Sears, Roebuck & Co., continuing its 3-year-old diversification efforts, announced yesterday that it plans to test a new combination credit/financial services card later this year.

The card could be used at a wide range of retail, travel, entertainment and service companies, including Sears retail and catalogue stores, which also will continue to honor the original Sears credit card.

Additionally, Sears said the new card will incorporate a package of financial products and services, including a family savings account.

Credit-card experts speculated that this service would differ markedly from traditional credit-card services. Instead of charging a customer interest on an unpaid balance, they predicted, this service would pay consumers interest for funds kept under the card's savings plan.

"The formation of the Sears financial network in 1982, followed by the establishment of 302 Sears financial network centers in major markets throughout the nation, has clearly positioned Sears as one of America's most innovative financial institutions," said Sears Chairman Edward R. Telling.

"We view the introduction of a new credit/financial services card as the next logical step in our strategy of providing our customers nationally with a broad range of high quality and affordable financial products and services from an institution they trust," Telling added.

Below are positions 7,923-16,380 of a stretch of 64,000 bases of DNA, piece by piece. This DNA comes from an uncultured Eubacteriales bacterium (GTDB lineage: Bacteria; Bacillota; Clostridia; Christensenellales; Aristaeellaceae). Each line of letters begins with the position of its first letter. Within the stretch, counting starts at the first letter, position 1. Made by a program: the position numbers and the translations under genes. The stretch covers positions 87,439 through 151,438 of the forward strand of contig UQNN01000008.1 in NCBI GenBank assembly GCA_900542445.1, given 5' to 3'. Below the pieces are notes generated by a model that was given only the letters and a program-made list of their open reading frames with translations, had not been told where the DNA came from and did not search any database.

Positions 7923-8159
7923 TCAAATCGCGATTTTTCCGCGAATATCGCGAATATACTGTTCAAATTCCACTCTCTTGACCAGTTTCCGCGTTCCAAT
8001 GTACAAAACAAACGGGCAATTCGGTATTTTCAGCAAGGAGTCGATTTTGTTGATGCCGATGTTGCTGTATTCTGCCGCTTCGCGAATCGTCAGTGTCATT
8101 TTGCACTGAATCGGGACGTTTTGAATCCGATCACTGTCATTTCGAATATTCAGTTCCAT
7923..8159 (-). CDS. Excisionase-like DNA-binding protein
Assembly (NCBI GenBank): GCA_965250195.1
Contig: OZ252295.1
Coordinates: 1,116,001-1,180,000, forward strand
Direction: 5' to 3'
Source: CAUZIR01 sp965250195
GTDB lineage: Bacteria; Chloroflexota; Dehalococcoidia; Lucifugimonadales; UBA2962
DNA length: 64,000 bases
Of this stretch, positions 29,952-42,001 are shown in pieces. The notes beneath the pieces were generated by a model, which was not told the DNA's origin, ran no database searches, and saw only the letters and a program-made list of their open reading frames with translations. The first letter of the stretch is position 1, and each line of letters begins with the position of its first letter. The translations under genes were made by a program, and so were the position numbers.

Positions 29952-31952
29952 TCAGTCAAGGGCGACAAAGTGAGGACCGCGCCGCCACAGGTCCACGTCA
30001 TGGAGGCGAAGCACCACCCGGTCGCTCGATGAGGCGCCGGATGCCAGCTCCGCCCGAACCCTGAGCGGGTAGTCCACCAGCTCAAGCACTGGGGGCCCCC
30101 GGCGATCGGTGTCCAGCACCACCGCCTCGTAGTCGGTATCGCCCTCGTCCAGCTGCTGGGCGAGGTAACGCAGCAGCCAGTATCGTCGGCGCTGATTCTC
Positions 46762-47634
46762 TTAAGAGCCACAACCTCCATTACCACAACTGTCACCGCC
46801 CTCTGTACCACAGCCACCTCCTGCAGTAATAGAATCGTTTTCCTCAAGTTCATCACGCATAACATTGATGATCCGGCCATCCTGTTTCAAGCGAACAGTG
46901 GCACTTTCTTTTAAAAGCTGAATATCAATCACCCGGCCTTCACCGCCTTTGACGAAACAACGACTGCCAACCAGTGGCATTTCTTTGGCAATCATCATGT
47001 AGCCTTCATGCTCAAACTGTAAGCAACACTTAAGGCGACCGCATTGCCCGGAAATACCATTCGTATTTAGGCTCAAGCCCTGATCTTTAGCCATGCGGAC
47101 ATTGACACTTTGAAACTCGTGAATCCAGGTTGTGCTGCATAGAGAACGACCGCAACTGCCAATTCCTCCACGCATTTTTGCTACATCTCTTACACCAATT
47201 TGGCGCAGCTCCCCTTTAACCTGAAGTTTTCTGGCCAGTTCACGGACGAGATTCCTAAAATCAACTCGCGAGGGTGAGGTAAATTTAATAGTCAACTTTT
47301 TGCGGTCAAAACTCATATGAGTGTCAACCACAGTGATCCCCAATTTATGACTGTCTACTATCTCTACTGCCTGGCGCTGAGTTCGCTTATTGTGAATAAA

The entrance of Sears, the nation's largest retailer, into the credit-card field "could really give banks a lot of trouble," noted Spencer Nilson, publisher of an international newsletter for credit-card executives.

"In the short run -- during the next three to four years -- the banks won't know much of a difference. But five years from now, Sears could become a major competitor in the credit-card world," Nilson said.

While Sears' potential competitors such as Visa and American Express Co. knew few details of the retailer's plans, they agreed with Nilson's assessment.

"Sears is a strong and efficient organization with a large and well-established card base, and we're sure that they will provide formidable competition to everyone in the industry," said Charles T. Russell, president of Visa USA.

Sears has about 57 million cards outstanding; MasterCard, 58.4 million and Visa, 71.3 million, according to Nilson. However, because Sears' cards are used only at its stores, the amount of business done with the Sears card is far less than that under the bank cards -- $13.6 billion a year with the Sears card, compared with a total volume of $116 billion for the two major bank cards.

Nilson predicted that Sears' decision to enter the market could further escalate the war between banks and retailers and other non-banks entering the banking business.

With retailers unregulated, banks have been pressing Congress to place curbs on ventures into financial services by Sears and other retailers.

Sears said its new card would be issued by the Greenwood Trust Co. of Greenwood, Del., which Sears acquired earlier this year.

Sears declined to release further details about the card -- such as where it would be tested.

Heading the venture will be Raymond A. Kennedy, who has been vice president-credit of Sears Merchandise Group.